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Peaceful Apaches


Last Edited: January 2, 2006, 5:18 pm

Hi blogsters:

I've been back reading more of Coronado's Quest when my head gets to trying to swim upstream looking at all those numbers.

It's a worthy piece of work.  Grove Day's research is solid and he bases everything on direct quotes from Spanish records: memoirs of members of the expedition, Board of Inquiry reports and statements from the Church arm of the foray.  He backs this up occasionally with traditions on the Indian side, but he's good about pointing it out to the reader when he does this.

One of the more interesting things I'd forgotten from past readings of the book was the first encounter between Apaches and Spaniards.  The army was crossing the staked plains.  The time was prior to the entry of Comanches to the area (or Navajos, Day observes, to the NW NM region). 

The Apaches are described as friendly, helpful, extremely competent.  Quite a contrast to the Spanish/Mexican/Apache war that began within a century and lasted until the Apache was so penned up he couldn't carry it on. 

However, as I mentioned it was before the Comanche acquired horses and descended to the plains wiping out just about everything in their paths.  By 1843, they'd completely extinguished the Lipan Apache, which was the band Coronado probably encountered.

Interestingly, at the time of the encounter the high plains were shared between Wacos, Wichita, Teja and Apache.  All of those were either driven off the high plains, exterminated, or allied with the Comanche by the early 1800s.  The Jicarilla Apache was also backed up into N. New Mexico looking for help from the Spaniard/Mexicans to protect them from the Comanche. 

Fara'on Apaches were out there too, at the time, but by the time there was much record keeping going on they were generally so few in numbers they only showed up as a criminal nuisance in Spanish records.  They vanished before 1800.

Amazing what a  simple unintended introduction of the horse to America did to stir things up.




Entry #523


Comment by Rip Snorter - January 2, 2006, 5:36 pm
The Fara'on band, incidently, would be the ones who wiped out the village where I live on two of the three occasions when it was depopulated by Apache raids.
TigerAngelComment by TigerAngel - January 3, 2006, 8:21 pm
Humm, Apache you say? Had a beautiful little red appaloosa mustang I named Apache. Wish I could post his pix. Cherokee is what I got from my grandfather, he was a quarter. Some day I'm gonna check out that side of the family tree and see who that Indian was that gave me these big cheek bones. When I was a kid I wanted to be an Indian when I grew up. They seemed so much more noble than the cowboys in the movies. TA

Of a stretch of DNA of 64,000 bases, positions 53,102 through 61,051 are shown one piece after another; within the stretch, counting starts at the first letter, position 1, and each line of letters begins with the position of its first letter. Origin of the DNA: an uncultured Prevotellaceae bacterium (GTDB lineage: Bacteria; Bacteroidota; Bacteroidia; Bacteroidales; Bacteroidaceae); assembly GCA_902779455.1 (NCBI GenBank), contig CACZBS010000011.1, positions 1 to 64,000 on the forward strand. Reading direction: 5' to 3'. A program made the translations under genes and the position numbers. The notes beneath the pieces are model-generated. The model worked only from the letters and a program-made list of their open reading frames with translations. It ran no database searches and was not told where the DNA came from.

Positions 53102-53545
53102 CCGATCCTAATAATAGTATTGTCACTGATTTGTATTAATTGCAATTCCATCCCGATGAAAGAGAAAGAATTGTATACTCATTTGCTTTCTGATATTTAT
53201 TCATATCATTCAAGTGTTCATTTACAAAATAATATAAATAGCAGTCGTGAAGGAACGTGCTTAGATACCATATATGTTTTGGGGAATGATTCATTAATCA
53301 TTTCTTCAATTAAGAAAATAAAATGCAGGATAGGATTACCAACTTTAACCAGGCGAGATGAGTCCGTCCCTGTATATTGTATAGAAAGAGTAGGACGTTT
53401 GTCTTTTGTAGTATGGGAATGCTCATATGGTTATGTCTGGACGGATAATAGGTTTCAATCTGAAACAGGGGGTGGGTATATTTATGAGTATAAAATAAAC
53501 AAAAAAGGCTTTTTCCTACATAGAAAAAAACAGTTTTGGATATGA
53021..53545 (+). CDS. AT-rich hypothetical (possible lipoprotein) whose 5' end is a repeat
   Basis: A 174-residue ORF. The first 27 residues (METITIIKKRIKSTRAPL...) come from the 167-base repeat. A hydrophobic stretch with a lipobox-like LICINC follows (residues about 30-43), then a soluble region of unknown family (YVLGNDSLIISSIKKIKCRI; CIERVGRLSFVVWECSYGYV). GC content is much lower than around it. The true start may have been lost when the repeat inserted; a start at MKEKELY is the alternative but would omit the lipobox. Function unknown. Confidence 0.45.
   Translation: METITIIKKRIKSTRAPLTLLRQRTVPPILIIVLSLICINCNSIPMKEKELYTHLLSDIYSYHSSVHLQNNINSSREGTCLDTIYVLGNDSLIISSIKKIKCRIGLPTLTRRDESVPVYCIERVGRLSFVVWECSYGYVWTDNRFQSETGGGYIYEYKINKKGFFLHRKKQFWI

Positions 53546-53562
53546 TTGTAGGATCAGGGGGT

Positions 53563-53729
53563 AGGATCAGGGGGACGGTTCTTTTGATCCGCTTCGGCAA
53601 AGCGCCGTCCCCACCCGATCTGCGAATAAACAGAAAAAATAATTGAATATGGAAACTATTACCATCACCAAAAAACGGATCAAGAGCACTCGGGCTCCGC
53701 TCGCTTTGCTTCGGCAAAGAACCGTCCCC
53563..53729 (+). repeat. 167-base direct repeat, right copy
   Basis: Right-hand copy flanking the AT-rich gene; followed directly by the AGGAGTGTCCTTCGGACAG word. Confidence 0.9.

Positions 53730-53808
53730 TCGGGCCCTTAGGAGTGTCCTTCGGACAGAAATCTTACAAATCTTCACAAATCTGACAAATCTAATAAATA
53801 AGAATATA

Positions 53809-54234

Comment by Rip Snorter - January 4, 2006, 2:27 am
Thanks for the comment TA.
I never had me no appaloosa. I guess if I couldn't have a mule I might prefer an appaloosa over any other horseflesh. Saw a nice few appaloosa mules in my life I wouldn't have minded having about.

Noble? Not usually, not red man, not white man, not black man. Mostly we skirt nobility and do a bit of pantomime. I have a lot of respect for the Apache for the ability he had to be a desert man, the same way I have a lot of respect for the Comanche for being some kind of amazing light cavalryman.... got a lot of respect for the ability of white men to build germs and pollution and atomic bombs and television sets and give all those others something to emulate. Got a lot of respect for black men being able to be hellacious good football players and rapsters and singers of great gospel music. Got a lot of respect for various brands of orientals for all manner of reasons, not the least of which they tend to be smarter than the rest of us, which doesn't do them much good. But for all that I can't go so far as to accuse any of us of being noble.

Nor horseflesh, either, except maybe mules. They're as near noble as any humankind or horseflesh is likely to get, though they work to be otherwise and are downright honest about it.

All in all noble just ain't a hat that fits much of anything on this planet.


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